Medicaid is a crucial program for New Yorkers without other health insurance, but you wouldn’t know it from the way the Cuomo administration is playing with its finances: turning to financial gimmicks that paper over unexpected expenses while doing ignoring the problems behind them, including its higher-than-average costs. It’s politically expedient but it counts as both medical and fiscal malpractice.
Medicaid is the federal-state program that provides health care to poor Americans. Its establishment in 1965, along with Medicare, was a signal moment in American life, acknowledging a societal duty to protect those with little or no ability to pay for their own health care or their families’. Preserving it requires responsible stewardship by the governments that oversee it. New York needs to do better.
The problem glows red in a recent report on the state’s current budget: A deficit of $6.1 billion has opened in the budget, triple the $2 billion gap reported just six months earlier. Much of it traces to Medicaid, which is expected to cost state, federal and local governments more than $74 billion this year.
New York’s Medicaid program is facing its own $4 billion deficit, first reported not by the Cuomo administration but a fiscal watchdog. The Empire Center for Public Policy reported this summer that the state played a fast game with its Medicaid expenses as the 2018-19 fiscal year reached its end. Instead of paying some 80,000 providers more than $1.7 billion it owned them, the state pushed that expense into April, where it was recorded in a new fiscal year. With that, the previous cycle appeared to be healthier than it was. It was a classic Albany gimmick.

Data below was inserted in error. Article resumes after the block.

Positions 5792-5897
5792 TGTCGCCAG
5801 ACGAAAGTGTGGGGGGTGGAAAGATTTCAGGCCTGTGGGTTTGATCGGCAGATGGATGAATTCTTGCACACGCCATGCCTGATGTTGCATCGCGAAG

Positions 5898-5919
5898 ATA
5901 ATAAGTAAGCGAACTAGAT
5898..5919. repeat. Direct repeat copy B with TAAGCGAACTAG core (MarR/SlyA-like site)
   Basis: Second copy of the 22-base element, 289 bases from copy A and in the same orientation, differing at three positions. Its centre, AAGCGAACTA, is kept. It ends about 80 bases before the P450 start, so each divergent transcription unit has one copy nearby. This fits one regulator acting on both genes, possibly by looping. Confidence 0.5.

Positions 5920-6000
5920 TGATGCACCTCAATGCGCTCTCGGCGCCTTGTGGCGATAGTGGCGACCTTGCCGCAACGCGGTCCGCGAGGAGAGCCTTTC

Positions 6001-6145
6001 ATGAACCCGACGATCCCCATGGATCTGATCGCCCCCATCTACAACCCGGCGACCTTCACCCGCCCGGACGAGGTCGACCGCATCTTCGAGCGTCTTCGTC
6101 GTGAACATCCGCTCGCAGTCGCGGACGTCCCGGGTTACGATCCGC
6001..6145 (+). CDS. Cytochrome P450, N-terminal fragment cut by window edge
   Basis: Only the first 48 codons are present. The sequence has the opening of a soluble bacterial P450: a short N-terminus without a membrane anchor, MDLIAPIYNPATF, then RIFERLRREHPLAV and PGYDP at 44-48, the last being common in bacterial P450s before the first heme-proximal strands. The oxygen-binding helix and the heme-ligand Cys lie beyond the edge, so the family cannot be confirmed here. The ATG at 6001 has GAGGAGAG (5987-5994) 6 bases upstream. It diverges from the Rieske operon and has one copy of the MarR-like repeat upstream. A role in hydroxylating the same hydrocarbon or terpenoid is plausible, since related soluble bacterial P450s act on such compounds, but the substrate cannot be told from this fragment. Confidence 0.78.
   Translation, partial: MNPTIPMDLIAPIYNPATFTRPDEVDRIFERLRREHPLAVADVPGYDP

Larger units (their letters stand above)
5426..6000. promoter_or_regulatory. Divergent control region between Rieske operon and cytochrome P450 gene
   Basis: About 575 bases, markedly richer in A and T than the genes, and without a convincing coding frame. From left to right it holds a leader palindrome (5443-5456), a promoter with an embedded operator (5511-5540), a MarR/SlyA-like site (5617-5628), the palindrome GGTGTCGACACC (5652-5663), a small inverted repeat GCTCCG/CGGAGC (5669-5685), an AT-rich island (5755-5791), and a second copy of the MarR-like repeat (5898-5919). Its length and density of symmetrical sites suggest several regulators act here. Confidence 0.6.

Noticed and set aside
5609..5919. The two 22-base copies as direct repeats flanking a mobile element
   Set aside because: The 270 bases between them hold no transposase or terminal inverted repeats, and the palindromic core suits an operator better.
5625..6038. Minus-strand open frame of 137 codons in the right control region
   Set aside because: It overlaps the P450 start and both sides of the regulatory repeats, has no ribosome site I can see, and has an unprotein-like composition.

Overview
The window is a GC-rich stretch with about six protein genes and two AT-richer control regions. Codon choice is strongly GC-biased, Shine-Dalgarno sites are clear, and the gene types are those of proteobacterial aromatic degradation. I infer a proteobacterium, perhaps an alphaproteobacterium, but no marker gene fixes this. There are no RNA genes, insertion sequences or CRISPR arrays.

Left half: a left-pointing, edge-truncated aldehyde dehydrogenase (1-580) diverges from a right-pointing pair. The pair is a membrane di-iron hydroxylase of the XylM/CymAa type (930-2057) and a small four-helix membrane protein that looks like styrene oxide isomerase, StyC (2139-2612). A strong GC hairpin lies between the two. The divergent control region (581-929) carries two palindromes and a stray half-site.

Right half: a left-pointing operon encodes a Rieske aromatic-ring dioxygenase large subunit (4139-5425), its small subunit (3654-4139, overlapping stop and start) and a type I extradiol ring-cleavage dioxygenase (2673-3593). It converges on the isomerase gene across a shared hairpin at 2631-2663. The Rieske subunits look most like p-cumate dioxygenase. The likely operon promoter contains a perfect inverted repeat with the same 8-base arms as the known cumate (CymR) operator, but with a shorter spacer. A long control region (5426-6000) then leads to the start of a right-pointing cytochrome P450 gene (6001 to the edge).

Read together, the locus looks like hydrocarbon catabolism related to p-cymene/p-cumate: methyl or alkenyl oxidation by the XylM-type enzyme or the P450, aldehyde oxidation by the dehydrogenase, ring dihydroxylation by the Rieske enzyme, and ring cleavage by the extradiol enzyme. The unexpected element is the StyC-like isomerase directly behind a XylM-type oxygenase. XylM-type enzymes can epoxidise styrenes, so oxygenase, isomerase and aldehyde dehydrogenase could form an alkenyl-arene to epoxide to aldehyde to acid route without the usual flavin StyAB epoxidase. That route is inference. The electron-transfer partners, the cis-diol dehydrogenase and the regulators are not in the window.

And the gimmickry continues. As part of dealing with this deficit, the state plans to deal with more than half the deficit – $2.2 billion worth – through what it calls a “permanent adjustment to the timing of payments” owed to providers. That’s a euphemism for paying them late and it does nothing to lower costs or increase revenues.
“You try running your household expenses and then say, ‘I’m going to restructure my payments and that will make the problem go away,’ ” said E.J. McMahon, head of the Empire Center. It won’t. You have to spend less or earn more.
The remainder of the deficit is to be closed by something called “the savings plan,” a solution whose details won’t be revealed until January when Cuomo presents his 2020-21 budget proposal. New Yorkers and health care consumers can only hope it will be a more substantial approach than mooching off the providers who deliver essential care.
One of the biggest problems is in the high cost of New York’s Medicaid program. As the Henry J. Kaiser Family Foundation reported in 2014, New York runs the nation’s eighth-most costly Medicaid program, at a per-enrollee cost of $7,806.
It’s one thing to be a small-population state with a high cost – North Dakota runs the nation’s most expensive Medicaid program at a per-enrollee cost of $10,392, followed by Alaska at $9,956 – but New York is the nation’s fourth most populous state. It’s covering a lot of people at an especially high cost.
By contrast, California, the most populous state – and, like New York, a decidedly blue one – is the fourth least expensive, at $4,193 per enrollee. New York’s cost is 36% higher than the national average of $5,736. Those are red flags.
Several factors may contribute to Medicaid’s problems. One is growth in the program as a function of the Affordable Care Act, aka Obamacare. In addition, as the state’s population ages, so does the amount of medical care needed by all its citizens, including those on Medicaid. Costs also rose when the state increased its minimum wage.
It’s good that the country is providing insurance to those who would otherwise go without. It’s good that people are living long lives and that the minimum wage goes up. What is unsustainable is a Medicaid program so far out of step with national averages.
New York doesn’t have to be penurious about health care for the poor, but it does have to be sensible. Its high costs, especially as compared to many other large states, shows that it isn’t. This would be a good time to start.